Welcome to the third episode of F1 People, a short series from Sidepodcast chronicling the lives of important figures in Formula 1. Today, we look at Enzo Ferrari.
Enzo Ferrari was born on February 20th 1898, in Italy. At the age of ten, he attended his first motor race with his father and brother, and after a few more visits to the racetrack, he decided he wanted to be a racing driver as well. His formal education was not particularly strong, and he joined the army. In 1916, his father and brother died, and two years later, Ferrari was struck down with a flu bad enough to cause his discharge from the army. Returning home, he found the family business – a metal fabrication firm – in ruins, and started applying for jobs at car companies. After being turned down by Fiat, he found work at a small firm turning used trucks into cars. He joined the company’s racing team CMN in 1919 but was not very successful.
He moved on to work and race at Alfa Romeo, having slightly more success, and at one race in 1923, he picked up the Prancing Horse badge. The badge came from the wreckage of the fuselage of Francesco Barracca’s plane, being a primary figure in Italy during World War 1. Ferrari was presented the badge by the pilot’s family, in recognition of his courage and audacity. After several more wins and successes, Alfa Romeo offered Ferrari a chance to enter higher competitions, but he refused, racing only a couple of times more before giving up the wheel.
He continued to work for the company and in 1929, he founded the Scuderia Ferrari as the racing team for Alfa Romeo. He managed the development of the cars and built up a team of over 50 drivers, but although they had some success, other racing manufacturers dominated the period. Alfa Romeo were forced to withdraw their financial support. When they decided to return, they wanted to reduce Ferrari’s role, so he left, but was under contract not to race or design anything for four years. To pass the time, he built up a company to supply parts to other racing teams. During World War II, the company was involved in war production and relocated to Maranello. After that, Ferrari decided the time had come to race cars bearing his name.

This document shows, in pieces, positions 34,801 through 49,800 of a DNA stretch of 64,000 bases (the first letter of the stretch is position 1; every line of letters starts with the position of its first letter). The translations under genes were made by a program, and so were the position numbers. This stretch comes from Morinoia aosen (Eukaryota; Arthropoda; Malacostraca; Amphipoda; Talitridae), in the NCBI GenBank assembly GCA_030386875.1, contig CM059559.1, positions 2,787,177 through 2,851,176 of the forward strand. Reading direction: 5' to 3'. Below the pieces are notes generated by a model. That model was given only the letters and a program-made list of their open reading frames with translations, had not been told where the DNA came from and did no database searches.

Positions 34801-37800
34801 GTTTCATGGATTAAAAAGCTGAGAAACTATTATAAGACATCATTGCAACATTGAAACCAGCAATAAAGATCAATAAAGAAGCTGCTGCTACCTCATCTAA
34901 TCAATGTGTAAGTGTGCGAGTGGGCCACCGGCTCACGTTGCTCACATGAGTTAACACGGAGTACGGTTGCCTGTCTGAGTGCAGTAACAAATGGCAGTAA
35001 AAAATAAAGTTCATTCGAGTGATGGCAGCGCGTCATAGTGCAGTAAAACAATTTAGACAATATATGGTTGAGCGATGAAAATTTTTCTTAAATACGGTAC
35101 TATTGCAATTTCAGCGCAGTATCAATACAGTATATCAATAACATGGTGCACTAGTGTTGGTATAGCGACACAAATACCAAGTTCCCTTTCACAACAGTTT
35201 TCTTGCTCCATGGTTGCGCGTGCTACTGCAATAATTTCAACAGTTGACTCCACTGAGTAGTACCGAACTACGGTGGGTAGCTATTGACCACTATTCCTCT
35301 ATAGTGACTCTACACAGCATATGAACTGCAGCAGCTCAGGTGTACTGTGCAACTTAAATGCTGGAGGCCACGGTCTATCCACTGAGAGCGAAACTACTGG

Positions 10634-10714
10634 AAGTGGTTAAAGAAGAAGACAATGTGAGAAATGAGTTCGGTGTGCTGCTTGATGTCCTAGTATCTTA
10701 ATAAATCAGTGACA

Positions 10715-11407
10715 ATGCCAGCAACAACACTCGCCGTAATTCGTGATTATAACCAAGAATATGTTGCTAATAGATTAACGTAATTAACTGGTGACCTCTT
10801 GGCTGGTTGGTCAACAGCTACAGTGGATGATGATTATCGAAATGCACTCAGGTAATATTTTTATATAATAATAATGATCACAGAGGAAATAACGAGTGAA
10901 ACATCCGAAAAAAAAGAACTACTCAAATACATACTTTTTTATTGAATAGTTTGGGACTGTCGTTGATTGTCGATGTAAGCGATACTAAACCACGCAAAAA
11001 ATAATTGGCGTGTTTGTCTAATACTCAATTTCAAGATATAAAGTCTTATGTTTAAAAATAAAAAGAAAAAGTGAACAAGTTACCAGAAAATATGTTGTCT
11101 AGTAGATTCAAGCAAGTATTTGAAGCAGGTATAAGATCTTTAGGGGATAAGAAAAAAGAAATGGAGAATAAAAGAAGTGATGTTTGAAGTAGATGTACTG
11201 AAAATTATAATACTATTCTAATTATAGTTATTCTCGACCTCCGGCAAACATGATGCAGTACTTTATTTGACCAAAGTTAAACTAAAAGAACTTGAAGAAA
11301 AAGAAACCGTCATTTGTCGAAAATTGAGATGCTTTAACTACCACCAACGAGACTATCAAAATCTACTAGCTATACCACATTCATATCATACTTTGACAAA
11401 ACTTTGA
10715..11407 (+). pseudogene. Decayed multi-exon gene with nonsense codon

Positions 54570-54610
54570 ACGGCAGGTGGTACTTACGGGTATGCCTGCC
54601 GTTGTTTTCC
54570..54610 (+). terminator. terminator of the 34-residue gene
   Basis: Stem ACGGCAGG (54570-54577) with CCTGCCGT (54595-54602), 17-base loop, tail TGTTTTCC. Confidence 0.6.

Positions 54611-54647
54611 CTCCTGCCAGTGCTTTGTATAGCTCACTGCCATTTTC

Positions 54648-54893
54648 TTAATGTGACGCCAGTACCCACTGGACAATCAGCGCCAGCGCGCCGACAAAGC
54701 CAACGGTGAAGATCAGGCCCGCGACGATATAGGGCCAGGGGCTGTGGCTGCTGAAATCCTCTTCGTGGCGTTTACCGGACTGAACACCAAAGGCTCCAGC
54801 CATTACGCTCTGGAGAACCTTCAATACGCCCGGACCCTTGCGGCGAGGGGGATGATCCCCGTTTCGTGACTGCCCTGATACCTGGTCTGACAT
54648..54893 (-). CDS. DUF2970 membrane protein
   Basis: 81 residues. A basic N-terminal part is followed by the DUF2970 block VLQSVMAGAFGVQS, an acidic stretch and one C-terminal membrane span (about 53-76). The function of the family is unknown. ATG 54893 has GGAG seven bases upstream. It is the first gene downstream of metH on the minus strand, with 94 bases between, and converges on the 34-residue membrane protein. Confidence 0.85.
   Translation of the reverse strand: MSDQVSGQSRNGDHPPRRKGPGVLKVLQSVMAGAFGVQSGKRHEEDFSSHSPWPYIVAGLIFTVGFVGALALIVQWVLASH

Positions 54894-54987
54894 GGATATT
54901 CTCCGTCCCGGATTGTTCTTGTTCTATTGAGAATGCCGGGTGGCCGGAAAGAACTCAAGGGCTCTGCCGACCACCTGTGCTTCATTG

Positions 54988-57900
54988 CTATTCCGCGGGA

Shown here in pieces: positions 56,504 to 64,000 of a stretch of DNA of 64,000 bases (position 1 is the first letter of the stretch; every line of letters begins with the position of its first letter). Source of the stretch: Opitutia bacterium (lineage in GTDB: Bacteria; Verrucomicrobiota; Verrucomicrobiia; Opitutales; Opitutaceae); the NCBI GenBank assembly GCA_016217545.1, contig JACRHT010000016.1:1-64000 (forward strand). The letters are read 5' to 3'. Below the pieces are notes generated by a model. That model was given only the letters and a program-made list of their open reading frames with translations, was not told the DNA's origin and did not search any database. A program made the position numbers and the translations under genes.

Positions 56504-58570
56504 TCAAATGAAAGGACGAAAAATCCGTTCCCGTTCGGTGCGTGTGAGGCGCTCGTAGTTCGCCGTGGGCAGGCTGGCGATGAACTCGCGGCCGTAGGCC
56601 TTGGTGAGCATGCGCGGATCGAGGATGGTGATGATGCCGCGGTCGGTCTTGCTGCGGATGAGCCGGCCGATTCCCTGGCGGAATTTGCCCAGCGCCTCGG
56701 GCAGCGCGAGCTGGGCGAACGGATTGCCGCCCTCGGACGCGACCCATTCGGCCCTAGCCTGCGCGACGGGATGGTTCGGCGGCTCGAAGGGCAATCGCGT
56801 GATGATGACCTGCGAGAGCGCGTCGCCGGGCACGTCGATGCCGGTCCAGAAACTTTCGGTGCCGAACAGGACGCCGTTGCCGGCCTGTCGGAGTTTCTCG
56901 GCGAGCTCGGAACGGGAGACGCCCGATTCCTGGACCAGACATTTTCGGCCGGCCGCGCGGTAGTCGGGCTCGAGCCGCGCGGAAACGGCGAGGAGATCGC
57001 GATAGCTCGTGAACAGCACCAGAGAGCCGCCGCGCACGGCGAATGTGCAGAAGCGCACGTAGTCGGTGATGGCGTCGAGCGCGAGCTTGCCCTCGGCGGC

Ferrari have participated in the Formula 1 World Championship since it’s very beginning in the 1950s, winning their first race in 1951, and the championship for the next two years. To finance the racing side of things, Ferrari sold sports cars, and made enough to participate in the endurance events such as Le Mans, as well. Many of the cars sold were previous years cars, and if he couldn’t sell them on the market, Ferrari would recycle or sell them as scrap.
In the late 1960s, Ferrari suffered financial difficulties, and Fiat invested – a small share to start with and then 50% in 1969.
Enzo Ferrari continued to manage the firm until 1971, and even when he stepped out of the managing director role, he still had a place within the team. The Fiat run company had success in 1975 with Niki Lauda winning the championship, but then struggled through some difficult years, culminating with Gilles Villeneuve’s death, and Didier Pironi’s accident in 1982.
Enzo Ferrari died in 1988 at the age of 90. The Ferrari team won only one race that year, and it was a fitting tribute to finish 1-2 at the Italian Grand Prix.
In 1993, Jean Todt was drafted in to turn the team’s fortunes around and 1996 saw the beginning of the Michael Schumacher dominance, with 97 seeing Ross Brawn join. As we all know, major success for the Prancing Horse has followed.
Enzo Ferrari did marry and have a son, Alfredo Ferrari, known as Dino, but the boy died at a young age, and as a tribute, Ferrari apparently wore sunglasses every single day.
Thank you for listening to F1 People, and be sure to join me tomorrow for our 4th VIP.
Theme music: Natives of the New Dawn, People.
All content in the series F1 People
Filed under Mini Series
References Michael Schumacher, Ross Brawn, Scuderia Ferrari, Scuderia Ferrari Marlboro
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